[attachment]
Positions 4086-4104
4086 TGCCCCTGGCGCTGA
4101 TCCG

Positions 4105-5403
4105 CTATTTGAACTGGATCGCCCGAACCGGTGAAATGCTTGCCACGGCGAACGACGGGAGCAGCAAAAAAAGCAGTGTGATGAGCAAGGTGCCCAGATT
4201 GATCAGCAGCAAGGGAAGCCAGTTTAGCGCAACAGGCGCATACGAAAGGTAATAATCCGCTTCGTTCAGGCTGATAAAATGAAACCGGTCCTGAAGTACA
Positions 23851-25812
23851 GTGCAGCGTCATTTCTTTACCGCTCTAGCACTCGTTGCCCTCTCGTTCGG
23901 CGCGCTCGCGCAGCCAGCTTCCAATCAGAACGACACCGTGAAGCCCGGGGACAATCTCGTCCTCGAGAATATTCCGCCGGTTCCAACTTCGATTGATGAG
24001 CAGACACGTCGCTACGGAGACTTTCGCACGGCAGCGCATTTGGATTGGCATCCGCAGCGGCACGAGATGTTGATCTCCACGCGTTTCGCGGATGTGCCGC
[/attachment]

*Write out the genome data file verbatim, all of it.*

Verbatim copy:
Positions 4086-4104
4086 TGCCCCTGGCGCTGA
4101 TCCG

Positions 4105-5403
4105 CTATTTGAACTGGATCGCCCGAACCGGTGAAATGCTTGCCACGGCGAACGACGGGAGCAGCAAAAAAAGCAGTGTGATGAGCAAGGTGCCCAGATT
4201 GATCAGCAGCAAGGGAAGCCAGTTTAGCGCAACAGGCGCATACGAAAGGTAATAATCCGCTTCGTTCAGGCTGATAAAATGAAACCGGTCCTGAAGTACA
Positions 23851-25812
23851 GTGCAGCGTCATTTCTTTACCGCTCTAGCACTCGTTGCCCTCTCGTTCGG
23901 CGCGCTCGCGCAGCCAGCTTCCAATCAGAACGACACCGTGAAGCCCGGGGACAATCTCGTCCTCGAGAATATTCCGCCGGTTCCAACTTCGATTGATGAG
24001 CAGACACGTCGCTACGGAGACTTTCGCACGGCAGCGCATTTGGATTGGCATCCGCAGCGGCACGAGATGTTGATCTCCACGCGTTTCGCGGATGTGCCGC